Now we can define boring spreadsheet-like lists like so:

test1 :: Sheet ZipList Int Int
test1 = ZipList [ 1, 3, 6 + 5 ]

Try evaluating this with eval test1. Woo!

Note that the literal integers 1, 3, et cetera are not of type Int, but type Int -> [Int] -> Int, and that + operates not on Ints but on functions.

Useful spreadsheets include cell references, both absolute (get the value in cell 2) and relative (get the value in the cell 3 slots to the right). We’ll introduce some helper functions to make this simpler.

refAbs, refRel :: (Addressable t n, Monoid n)
  => n -> n -> t x -> x

refAbs k _ xs = xs `at`            k
refRel k i xs = xs `at` (mappend i k)

Making the “address” type an instance of monoid makes this code more polymorphic. An instance for Int will be handy:

instance Monoid Int where
  mappend = (+)
  mempty  = 0

Now we can write cells that refer to each other, both absolutely and relatively, like so. (Try these out with eval too.)

test2 :: Sheet ZipList Int Int
test2 = ZipList
  [ 1
  , refAbs 1
  , refRel 1 + refRel (-2)
  , 5
  , const (length . getZipList)

Here’s another: this “spreadsheet” constructs the Fibonacci sequence.

test3 :: Sheet ZipList Int Integer
test3 = ZipList $ [0,1] ++
  repeat (refRel (-1) + refRel (-2))

Again, with Trees

Of course the whole point of polymorphism is that the same code can apply to different data. So let’s try again, this time with a binary tree shaped spreadsheet. First we roll a quick type:

data Tree x
  = E                     -- empty
  | B x (Tree x) (Tree x) -- branch
  deriving (Eq, Show)

instance Functor Tree where
  fmap _  E        = E
  fmap f (B x l r) = B (f x) (fmap f l) (fmap f r)

instance Applicative Tree where
  pure x = B x E E

  (B f l1 r1) <*> (B x l2 r2) =
    B (f x) (l1 <*> l2) (r1 <*> r2)

And a couple of utilities for working with trees:

-- "take" for trees
prune :: Int -> Tree x -> Tree x
prune k t
  | k <= 0    = E
  | otherwise = case t of
      E       -> E
      B x a b -> B x (prune (k-1) a) (prune (k-1) b)

-- list elements using inorder traversal
inord :: Tree x -> [x]
inord  E        = []
inord (B x a b) = (inord a) ++ [x] ++ (inord b)

Now how can we “address” the nodes in a binary tree? With lists a single integer sufficed, and making the integer signed allowed both absolute and relative references. There’s probably a clever way to encode the position of a tree node as an integer, but I’m feeling lazy – I’ll just say that from any node we can travel to the left branch, to the right branch, or up to the parent.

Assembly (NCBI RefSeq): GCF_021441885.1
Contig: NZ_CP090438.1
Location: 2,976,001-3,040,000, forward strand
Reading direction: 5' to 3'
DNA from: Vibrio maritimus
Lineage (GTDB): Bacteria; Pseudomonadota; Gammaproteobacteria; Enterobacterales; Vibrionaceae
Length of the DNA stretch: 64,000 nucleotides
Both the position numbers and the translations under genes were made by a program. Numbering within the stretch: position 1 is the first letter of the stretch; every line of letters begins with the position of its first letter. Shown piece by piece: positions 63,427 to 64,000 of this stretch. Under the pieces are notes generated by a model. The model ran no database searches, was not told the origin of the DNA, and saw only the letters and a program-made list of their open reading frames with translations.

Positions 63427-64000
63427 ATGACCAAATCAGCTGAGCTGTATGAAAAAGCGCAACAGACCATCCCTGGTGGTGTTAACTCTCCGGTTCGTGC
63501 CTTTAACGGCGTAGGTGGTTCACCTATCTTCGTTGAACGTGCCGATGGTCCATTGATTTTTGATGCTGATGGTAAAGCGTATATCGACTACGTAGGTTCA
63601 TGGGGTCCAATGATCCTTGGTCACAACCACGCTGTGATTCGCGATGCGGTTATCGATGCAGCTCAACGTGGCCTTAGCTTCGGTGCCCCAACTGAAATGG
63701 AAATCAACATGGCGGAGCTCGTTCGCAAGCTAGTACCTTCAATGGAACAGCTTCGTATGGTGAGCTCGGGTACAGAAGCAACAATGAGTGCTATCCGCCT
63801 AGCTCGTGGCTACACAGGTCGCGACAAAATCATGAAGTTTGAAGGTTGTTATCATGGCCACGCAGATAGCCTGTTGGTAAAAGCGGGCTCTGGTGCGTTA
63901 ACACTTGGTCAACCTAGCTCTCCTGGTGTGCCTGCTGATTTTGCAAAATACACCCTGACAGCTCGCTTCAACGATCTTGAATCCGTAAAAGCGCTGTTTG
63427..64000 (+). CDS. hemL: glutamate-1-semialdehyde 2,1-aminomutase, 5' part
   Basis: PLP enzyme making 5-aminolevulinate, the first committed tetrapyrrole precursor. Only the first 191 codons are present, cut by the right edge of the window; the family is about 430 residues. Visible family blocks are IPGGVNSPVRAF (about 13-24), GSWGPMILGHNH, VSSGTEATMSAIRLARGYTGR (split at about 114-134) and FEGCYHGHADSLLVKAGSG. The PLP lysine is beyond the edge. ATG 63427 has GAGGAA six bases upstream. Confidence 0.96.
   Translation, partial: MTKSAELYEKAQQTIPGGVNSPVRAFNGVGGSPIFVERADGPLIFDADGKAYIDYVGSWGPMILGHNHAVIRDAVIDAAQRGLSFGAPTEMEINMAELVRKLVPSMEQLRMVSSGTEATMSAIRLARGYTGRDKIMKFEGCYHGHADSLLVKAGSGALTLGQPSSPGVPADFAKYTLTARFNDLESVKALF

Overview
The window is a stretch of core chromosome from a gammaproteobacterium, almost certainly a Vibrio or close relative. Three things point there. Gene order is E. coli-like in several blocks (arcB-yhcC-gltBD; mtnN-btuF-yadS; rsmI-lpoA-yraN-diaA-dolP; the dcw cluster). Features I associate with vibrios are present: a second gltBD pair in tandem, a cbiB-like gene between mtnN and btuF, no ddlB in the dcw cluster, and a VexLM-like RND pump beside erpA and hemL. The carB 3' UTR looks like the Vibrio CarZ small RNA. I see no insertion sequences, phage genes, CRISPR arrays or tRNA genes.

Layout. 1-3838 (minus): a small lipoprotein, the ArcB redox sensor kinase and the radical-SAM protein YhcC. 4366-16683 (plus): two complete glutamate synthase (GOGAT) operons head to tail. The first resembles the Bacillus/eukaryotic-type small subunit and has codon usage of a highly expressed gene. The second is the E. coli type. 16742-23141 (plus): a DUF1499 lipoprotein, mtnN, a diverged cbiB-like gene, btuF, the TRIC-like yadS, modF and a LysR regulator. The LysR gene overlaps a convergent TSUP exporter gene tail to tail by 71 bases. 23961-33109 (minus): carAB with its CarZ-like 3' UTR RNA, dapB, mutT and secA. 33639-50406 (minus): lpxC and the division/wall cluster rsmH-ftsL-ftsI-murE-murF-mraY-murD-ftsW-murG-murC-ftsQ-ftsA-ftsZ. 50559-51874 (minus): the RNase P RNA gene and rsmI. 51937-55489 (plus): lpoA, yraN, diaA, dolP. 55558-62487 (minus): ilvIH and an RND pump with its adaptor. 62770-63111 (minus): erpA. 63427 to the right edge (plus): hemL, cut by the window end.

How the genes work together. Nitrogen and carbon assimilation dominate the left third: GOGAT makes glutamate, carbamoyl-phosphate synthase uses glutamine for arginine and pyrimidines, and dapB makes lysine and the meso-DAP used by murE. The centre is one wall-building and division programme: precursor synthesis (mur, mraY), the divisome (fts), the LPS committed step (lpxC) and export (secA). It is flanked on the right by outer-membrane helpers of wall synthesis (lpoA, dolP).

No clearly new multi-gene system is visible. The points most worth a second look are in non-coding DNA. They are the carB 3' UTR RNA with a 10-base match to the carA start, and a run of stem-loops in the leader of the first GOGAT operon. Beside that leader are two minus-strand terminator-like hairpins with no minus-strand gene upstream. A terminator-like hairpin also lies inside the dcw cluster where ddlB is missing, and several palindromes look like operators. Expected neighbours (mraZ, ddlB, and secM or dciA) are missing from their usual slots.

-- L -> go left, R -> go right, U -> go up
data Dir = L | R | U deriving (Eq, Show)

instance Addressable Tree [Dir] where
  at t ps = let qs = norm ps in at' t qs
      at' (B x _ _) []     = x
      at' (B _ l _) (L:es) = at' l es
      at' (B _ _ r) (R:es) = at' r es
      at' _ _ = undefined

      -- normalize a list of Dirs
      norm :: [Dir] -> [Dir]
      norm []      = []
      norm (U:x)   = norm x
      norm (L:U:x) = norm x
      norm (R:U:x) = norm x
      norm (d:x)   = d : norm x

  addresses x = f x []
      f E _ = E

      f (B _ l r) ds
        = B (reverse ds) (f l (L:ds)) (f r (R:ds))

Now [Dir] is a monoid for free, and we can do things like this:

test4 :: Sheet Tree [Dir] Int
test4 =
  B 10
   (B 2
     (B (1 + refAbs []) E E)
     (B (refRel [U,L] + refRel [U,U]) E E))
   (B 7
     (B 4 E E)
     (B 5 E E))

Working with tree shaped “spreadsheets” is a little less natural than lists or matrices, but I suspect that is because they are less familiar. Here’s another example:

mediant :: (Num a) => ((a,a),(a,a)) -> (a,a)
mediant ((x1,y1),(x2,y2)) = (x1+x2, y1+y2)

test5 :: Sheet Tree [Dir] ((Int, Int), (Int, Int))
test5 = B (\_ _ -> ((0,1),(1,0))) tL tR
    tL = B (fL $ refRel[U]) tL tR
    tR = B (fR $ refRel[U]) tL tR

    fL = \f h k -> let (x,y) = f h k in (x, mediant (x,y))
    fR = \f h k -> let (x,y) = f h k in (mediant (x,y), y)

This one is awkward – there are likely to be several helper functions we could factor out here. But what does it do? Try this:

$> prune 5 $ eval test5
$> fmap mediant $ prune 5 $ eval test5
$> inord $ fmap mediant $ prune 5 $ eval test5

This “spreadsheet” constructs the Stern-Brocot tree of positive rational numbers. Woo!

One Step Further

If we have an applicative functor and it makes sense to assign the contents “addresses”, we have a kind of spreadsheet, and can use both absolute and relative references. Just out of curiosity, we can also have references that depend on a computed value like so.

crefAbs, crefRel :: (Addressable t n, Monoid n)
  => (n -> t n -> n) -> n -> t n -> n

crefAbs f i xs = xs `at`            (f i xs)
crefRel f i xs = xs `at` (mappend i (f i xs))

Note that crefAbs and crefRel look a lot like refAbs and refRel, except that they apply a context function. These act like the Indirect or Index functions in Excel – they let us compute a cell reference (absolute or relative) on the fly.

test6 :: Sheet ZipList Int Int
test6 = ZipList
  [ 1
  , 1 + crefAbs (2 + refRel (-1))
  , 5

I don’t quite have the motivation to turn this into an actual GUI-driven spreadsheet, so I’ll leave that part as an exercise. :)

But I am curious – are there any other interesting applicative functors with addresses? Can oddly “shaped” spreadsheets do interesting things that array shaped ones can’t?

I’ll end with a trivial main so this module can be typechecked as a test.

main :: IO ()
main = putStrLn "ok"